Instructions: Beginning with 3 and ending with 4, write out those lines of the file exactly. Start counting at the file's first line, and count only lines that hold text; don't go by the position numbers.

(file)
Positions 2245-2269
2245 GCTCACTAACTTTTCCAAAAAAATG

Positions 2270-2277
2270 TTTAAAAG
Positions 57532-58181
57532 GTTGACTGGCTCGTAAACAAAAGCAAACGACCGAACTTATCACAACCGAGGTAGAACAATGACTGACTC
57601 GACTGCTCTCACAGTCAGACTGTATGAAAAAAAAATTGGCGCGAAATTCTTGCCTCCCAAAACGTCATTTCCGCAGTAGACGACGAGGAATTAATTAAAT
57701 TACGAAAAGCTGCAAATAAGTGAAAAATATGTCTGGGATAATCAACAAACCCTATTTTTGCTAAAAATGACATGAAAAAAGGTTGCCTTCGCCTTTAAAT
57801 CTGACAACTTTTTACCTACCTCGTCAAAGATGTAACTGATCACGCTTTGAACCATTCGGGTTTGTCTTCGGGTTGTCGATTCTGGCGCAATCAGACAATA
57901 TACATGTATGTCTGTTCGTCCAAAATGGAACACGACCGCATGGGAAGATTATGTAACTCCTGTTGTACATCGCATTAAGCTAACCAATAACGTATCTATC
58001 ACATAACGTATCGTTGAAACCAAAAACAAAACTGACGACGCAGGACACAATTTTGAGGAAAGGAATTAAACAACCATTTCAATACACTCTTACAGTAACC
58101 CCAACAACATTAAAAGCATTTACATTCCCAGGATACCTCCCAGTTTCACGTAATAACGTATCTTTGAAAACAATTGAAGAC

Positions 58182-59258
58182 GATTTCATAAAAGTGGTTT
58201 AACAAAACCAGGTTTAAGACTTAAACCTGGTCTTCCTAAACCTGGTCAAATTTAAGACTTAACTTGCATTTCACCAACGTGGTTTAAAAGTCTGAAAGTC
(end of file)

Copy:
Positions 2270-2277
2270 TTTAAAAG